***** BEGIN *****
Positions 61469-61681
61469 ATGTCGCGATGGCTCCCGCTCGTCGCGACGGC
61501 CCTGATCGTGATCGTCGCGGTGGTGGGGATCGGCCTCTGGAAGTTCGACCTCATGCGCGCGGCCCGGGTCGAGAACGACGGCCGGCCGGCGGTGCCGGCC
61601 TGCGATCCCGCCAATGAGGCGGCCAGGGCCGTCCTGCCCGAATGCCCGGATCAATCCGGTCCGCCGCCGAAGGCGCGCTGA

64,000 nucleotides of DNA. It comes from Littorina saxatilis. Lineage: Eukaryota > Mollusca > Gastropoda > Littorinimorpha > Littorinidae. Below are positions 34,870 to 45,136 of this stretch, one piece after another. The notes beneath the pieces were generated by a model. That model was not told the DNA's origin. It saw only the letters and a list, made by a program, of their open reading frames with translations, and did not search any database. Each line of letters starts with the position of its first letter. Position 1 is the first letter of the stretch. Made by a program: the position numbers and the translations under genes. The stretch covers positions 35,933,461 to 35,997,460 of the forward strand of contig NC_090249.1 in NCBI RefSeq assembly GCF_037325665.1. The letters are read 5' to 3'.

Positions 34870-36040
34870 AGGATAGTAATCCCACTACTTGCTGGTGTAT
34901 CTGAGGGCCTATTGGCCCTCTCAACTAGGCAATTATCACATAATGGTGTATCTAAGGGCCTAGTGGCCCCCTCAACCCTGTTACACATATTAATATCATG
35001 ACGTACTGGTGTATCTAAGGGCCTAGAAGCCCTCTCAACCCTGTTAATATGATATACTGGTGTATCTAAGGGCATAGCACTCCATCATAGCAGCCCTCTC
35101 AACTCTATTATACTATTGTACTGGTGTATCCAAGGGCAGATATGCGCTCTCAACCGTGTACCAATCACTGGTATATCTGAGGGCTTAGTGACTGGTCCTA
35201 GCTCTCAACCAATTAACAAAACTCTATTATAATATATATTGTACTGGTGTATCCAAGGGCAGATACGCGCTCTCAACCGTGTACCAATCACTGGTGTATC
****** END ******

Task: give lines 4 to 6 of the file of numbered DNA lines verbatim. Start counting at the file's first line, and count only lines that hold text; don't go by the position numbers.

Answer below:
61601 TGCGATCCCGCCAATGAGGCGGCCAGGGCCGTCCTGCCCGAATGCCCGGATCAATCCGGTCCGCCGCCGAAGGCGCGCTGA

64,000 nucleotides of DNA. It comes from Littorina saxatilis. Lineage: Eukaryota > Mollusca > Gastropoda > Littorinimorpha > Littorinidae. Below are positions 34,870 to 45,136 of this stretch, one piece after another. The notes beneath the pieces were generated by a model. That model was not told the DNA's origin. It saw only the letters and a list, made by a program, of their open reading frames with translations, and did not search any database. Each line of letters starts with the position of its first letter. Position 1 is the first letter of the stretch. Made by a program: the position numbers and the translations under genes. The stretch covers positions 35,933,461 to 35,997,460 of the forward strand of contig NC_090249.1 in NCBI RefSeq assembly GCF_037325665.1. The letters are read 5' to 3'.

Positions 34870-36040